Successful Antibiotic-free (ABF) Poultry Production10 January 2013
US - Over the last several years, there has been a moderate increase in the number of poultry flocks being managed without antibiotics, due to social pressure to provide this type of poultry meat and eggs in the marketplace, writes Eric Gingerich, DVM, Technical Service Specialist for Poultry at Diamond V.
The use of antibiotics for both prevention and treatment of disease continues to be a common management intervention for enteric diseases, especially in meat production. Health management of flocks without antibiotics, therefore, requires adjustments in health interventions to assure profitability and prevent suffering of animals in our care. The key to ABF production is the elevated management level required, compared to conventional production, to accomplish the desired results.
Antibiotic-free broiler production
The most significant use of antibiotics for broiler production is to prevent coccidiosis (if one considers ionophores to be antibiotics) and to treat or prevent necrotic enteritis. Coccidiosis control is important for ABF broiler production, helping prevent the common secondary Clostridial disease, necrotic enteritis. Different levels of ABF production include:
- Organic – No antibiotics, ionophores coccidiostats, chemical anticoccidials, or chemical antibacterials (sulfonamides) are allowed.
- USDA-AMS Never Ever 3 Program (a USDA Process Verified Program) - Does not allow chemical antibacterials such as sulfonamides or antibiotics, but will allow chemical or Ionophore coccidiostats. In addition, no animal by-products or synthetic growth-promoting compounds are allowed to be fed.
- Standard ABF programs - Allow chemical antibacterials, chemical anticoccidials, and ionophores, but no antibiotics.
Where no anticoccidial medications are used, coccidiosis vaccines and litter management are utilized. Keeping litter moisture levels below 25 per cent and maintaining an adequate level of absorbent litter are critical to success. Broiler producers have adopted the use of coccidial vaccination as part of their standard rotation program, thus reducing the amount of anticoccidial products being fed and reducing anticoccidial resistance.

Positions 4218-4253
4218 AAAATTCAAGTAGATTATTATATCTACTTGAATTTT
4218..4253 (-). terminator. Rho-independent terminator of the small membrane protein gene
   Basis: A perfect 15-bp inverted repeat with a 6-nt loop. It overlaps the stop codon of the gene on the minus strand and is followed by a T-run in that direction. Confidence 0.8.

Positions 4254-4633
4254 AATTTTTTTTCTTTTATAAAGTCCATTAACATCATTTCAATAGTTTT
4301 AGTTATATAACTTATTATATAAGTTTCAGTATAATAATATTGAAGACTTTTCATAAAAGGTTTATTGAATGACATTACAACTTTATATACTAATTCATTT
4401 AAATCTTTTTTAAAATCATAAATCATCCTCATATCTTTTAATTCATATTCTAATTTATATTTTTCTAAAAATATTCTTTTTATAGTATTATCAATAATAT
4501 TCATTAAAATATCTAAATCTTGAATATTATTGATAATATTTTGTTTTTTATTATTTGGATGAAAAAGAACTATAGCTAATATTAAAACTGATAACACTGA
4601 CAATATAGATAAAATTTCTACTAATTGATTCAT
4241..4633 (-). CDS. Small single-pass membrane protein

In an effort to replace antibiotics in broiler feeds to reduce the prevalence of Clostridial enteritis, both clinical and subclinical, several natural products are available. The aforementioned products have the ability to effectively alter the Clostridial population in the intestine through their effects on the intestinal microflora, immune cell function optimization, and the physical ability of the epithelial cells to resist invasion and colonisation. Diamond V Original XPC™ is an excellent example of this type of product, and is being used successfully in ABF programmes. Research using ORIGINAL XPC has shown reductions in bacterial colonization (Salmonella spp., E. coli, Clostridia spp., etc.) and coccidia. This is especially important since roxarsone (3-nitro) is no longer available.
To avoid the need to treat flocks with antibiotics for the common systemic diseases in broilers such as colibacillosis, necrotic enteritis, and gangrenous dermatitis (a Clostridial disease), several management interventions are important. Optimizing vaccine use in both breeder and broiler flocks will help prevent Newcastle, infectious bronchitis, and infectious bursal disease. Ventilation and litter management are critical to promote proper litter moisture. Between-flock litter composting, obtaining chicks negative for Mycoplasma gallisepticum and M. synoviae, and water anitation using continuous chlorination will help ensure healthy flocks. It is also important to provide proper nutrient intakes, manage lighting schedules to minimize stress, and implement maximum biosecurity to keep pathogenic agents away from flocks. A specific vaccine is available for E. coli infections, and should be considered for use if problems have occurred in past flocks.